Cracks in modernist certainties: the activity of seismic landscapes
(University of Cambridge)
Paper short abstract:
Earthquakes literally “activate” landscapes. They are therefore ideal events for exploring the interaction between humans and their nun-human surroundings. Based on fieldwork in Van (Turkey), this paper shows how people’s transformed relation to the urban landscape both mirrors and provides potential for reworking anthropological theory.
Paper long abstract:
If one is on the lookout for "active" landscapes, then seismic landscapes are probably good places to start with. In 2011 the city of Van (Turkey) was hit by two major earthquakes: events that have transformed the way in which Van's residents relate to the urban landscape surrounding them. Amidst hundreds of collapsed houses and cracks that mark the walls of almost every single building, the way people approach buildings has taken on a downright suspicious quality - an attitude, which in fact mirrors theoretical approaches that highlight the active nature of non-human objects. I will approach the activity of seismic landscapes through the world of rumours and conspiracy theories that have been thriving ever since the earthquakes happened. This ethnographic material indicates that the seismic activity of the earth has alienated inhabitants from the urban landscape they previously experienced as largely passive. In a context where urbanization is perceived as development in a modernist sense, the urban space was seen as a passive foil open to human transformation. Yet with the earthquake, this modernist certainty has started to crack. What the ethnographic material shows, however, is that the new suspicion is only directed at certain objects, while others continue to preserve their image as stable and unmoving. It is precisely this selective process of seeing activity in some and passivity in other objects, which indicates the need to theoretically differentiate between degrees of activity and to investigate the mechanisms by which objects are being attributed different natures by our informants.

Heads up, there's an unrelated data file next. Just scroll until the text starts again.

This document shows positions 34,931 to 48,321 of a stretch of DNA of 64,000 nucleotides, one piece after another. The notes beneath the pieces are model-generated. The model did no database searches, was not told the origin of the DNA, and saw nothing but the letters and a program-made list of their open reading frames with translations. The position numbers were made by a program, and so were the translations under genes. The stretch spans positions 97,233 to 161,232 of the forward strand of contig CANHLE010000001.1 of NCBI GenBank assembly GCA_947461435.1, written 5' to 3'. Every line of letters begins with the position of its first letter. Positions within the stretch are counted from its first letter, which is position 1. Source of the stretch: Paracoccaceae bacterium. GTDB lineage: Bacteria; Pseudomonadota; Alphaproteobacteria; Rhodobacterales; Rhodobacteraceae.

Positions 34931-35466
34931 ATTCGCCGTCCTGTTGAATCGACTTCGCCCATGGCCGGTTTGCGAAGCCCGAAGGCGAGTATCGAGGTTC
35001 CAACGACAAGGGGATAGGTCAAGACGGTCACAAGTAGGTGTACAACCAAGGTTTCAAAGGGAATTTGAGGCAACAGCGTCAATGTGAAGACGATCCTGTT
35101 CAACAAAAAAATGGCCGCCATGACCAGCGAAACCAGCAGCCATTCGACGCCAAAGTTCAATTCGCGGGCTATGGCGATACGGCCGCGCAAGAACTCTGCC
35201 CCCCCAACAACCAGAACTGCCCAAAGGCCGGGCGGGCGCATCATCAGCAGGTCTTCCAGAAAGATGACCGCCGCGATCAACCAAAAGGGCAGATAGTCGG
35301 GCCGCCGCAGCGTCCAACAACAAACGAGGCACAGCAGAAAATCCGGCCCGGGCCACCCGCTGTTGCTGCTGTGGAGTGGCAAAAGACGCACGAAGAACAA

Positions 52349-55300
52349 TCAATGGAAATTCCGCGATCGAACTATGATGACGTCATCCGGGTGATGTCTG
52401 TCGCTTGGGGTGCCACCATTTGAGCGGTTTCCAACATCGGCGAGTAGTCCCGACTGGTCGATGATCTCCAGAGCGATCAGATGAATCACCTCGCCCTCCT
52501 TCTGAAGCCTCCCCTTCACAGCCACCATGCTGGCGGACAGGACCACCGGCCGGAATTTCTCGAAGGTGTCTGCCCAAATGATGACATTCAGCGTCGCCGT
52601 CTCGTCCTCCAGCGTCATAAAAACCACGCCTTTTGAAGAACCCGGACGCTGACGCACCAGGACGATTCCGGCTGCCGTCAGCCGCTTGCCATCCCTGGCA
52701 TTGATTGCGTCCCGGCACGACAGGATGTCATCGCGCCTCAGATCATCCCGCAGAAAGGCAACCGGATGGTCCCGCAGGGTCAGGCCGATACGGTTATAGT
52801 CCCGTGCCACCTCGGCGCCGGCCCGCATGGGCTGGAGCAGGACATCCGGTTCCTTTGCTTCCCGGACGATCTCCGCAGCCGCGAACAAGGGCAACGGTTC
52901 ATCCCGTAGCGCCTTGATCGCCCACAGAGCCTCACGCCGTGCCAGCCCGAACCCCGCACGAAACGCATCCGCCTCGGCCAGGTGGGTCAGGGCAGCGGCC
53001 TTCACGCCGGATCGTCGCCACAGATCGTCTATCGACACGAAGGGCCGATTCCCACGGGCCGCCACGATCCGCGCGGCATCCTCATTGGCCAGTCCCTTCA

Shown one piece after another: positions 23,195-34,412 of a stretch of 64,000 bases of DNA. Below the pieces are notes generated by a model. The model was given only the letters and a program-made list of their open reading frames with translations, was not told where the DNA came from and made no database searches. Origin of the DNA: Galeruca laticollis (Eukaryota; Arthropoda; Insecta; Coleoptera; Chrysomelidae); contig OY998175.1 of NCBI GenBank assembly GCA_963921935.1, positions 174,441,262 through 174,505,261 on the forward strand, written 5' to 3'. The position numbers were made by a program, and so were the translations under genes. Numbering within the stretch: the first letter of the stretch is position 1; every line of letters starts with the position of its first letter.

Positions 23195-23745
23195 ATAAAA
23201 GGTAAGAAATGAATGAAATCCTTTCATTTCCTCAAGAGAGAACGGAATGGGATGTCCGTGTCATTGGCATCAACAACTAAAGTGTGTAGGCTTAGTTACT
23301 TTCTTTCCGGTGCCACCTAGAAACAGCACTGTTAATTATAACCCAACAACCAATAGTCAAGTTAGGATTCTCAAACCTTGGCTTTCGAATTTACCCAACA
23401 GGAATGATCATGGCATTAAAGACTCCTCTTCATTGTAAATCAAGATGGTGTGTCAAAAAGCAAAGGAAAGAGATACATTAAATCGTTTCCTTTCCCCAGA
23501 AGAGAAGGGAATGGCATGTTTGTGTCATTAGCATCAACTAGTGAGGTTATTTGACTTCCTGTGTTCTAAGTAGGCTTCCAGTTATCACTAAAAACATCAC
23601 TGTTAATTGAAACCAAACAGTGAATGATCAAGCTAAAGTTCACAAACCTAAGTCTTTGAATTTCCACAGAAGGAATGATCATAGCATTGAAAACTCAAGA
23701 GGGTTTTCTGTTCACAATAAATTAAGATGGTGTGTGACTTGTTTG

Listening landscapes, speaking memories